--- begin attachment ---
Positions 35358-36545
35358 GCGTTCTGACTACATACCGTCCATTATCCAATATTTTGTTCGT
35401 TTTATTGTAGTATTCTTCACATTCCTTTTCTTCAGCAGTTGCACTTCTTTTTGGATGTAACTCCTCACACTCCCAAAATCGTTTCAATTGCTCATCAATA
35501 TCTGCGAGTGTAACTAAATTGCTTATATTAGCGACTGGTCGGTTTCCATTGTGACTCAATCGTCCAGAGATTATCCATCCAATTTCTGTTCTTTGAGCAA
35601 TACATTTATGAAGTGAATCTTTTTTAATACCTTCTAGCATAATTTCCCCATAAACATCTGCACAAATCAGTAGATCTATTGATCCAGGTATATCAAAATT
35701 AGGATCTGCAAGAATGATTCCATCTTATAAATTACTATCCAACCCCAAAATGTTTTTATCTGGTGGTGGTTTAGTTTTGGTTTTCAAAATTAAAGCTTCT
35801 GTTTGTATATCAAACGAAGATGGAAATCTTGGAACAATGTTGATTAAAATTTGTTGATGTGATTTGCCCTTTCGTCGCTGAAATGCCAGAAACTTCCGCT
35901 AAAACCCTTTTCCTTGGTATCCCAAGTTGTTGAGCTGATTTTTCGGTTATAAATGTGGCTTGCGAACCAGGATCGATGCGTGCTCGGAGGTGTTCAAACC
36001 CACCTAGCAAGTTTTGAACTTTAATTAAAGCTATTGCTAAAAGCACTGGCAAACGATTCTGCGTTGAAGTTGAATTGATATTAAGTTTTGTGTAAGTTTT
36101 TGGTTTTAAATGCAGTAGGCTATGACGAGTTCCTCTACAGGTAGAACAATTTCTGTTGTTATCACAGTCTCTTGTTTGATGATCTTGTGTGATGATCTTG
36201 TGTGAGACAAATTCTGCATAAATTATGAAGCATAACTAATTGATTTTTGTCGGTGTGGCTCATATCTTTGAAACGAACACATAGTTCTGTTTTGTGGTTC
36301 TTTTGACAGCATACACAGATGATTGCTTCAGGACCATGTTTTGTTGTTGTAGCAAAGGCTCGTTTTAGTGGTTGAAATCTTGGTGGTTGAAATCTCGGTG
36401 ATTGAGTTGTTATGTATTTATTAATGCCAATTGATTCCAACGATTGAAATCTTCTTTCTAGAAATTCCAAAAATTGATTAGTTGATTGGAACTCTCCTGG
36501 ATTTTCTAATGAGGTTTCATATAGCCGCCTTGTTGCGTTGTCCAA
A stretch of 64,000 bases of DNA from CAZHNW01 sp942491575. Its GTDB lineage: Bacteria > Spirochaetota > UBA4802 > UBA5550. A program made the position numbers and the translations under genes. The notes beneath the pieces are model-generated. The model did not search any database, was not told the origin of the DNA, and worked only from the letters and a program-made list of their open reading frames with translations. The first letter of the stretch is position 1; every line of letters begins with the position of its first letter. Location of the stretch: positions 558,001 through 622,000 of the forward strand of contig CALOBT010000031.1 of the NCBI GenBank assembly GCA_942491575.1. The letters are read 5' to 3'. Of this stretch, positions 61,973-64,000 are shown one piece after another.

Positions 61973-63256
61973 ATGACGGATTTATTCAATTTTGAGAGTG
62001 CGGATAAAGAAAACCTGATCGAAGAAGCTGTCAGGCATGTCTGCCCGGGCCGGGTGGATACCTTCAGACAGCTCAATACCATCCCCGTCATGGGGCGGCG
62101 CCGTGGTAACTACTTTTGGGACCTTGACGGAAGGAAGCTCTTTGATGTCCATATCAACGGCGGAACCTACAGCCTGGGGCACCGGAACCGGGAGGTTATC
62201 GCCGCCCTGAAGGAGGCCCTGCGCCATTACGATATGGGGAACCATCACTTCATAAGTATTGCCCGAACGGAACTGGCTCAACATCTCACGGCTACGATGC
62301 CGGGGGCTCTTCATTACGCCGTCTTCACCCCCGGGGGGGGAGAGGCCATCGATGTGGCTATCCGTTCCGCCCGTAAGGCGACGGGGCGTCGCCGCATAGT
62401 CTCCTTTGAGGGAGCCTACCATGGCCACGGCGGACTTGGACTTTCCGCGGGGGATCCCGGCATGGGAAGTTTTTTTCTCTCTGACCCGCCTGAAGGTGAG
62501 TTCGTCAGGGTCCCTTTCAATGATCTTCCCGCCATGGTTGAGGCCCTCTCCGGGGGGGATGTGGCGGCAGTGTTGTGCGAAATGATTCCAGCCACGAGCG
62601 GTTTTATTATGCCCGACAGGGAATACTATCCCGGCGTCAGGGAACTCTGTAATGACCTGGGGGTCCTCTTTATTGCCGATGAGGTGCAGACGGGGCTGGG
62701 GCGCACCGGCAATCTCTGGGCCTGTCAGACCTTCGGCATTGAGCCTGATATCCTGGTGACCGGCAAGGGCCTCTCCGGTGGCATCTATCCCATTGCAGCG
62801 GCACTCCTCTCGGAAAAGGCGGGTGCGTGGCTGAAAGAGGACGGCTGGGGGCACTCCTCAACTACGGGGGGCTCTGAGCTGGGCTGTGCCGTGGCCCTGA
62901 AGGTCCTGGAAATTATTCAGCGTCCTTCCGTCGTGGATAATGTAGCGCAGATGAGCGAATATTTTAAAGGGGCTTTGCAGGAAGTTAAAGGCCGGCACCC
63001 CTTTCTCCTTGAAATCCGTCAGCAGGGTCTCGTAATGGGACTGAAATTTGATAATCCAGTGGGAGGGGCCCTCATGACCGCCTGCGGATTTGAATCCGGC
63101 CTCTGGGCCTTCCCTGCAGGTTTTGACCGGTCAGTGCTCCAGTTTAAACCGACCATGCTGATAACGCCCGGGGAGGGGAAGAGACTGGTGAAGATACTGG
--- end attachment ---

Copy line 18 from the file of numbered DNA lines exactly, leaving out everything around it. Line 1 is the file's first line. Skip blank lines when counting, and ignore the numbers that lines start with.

62001 CGGATAAAGAAAACCTGATCGAAGAAGCTGTCAGGCATGTCTGCCCGGGCCGGGTGGATACCTTCAGACAGCTCAATACCATCCCCGTCATGGGGCGGCG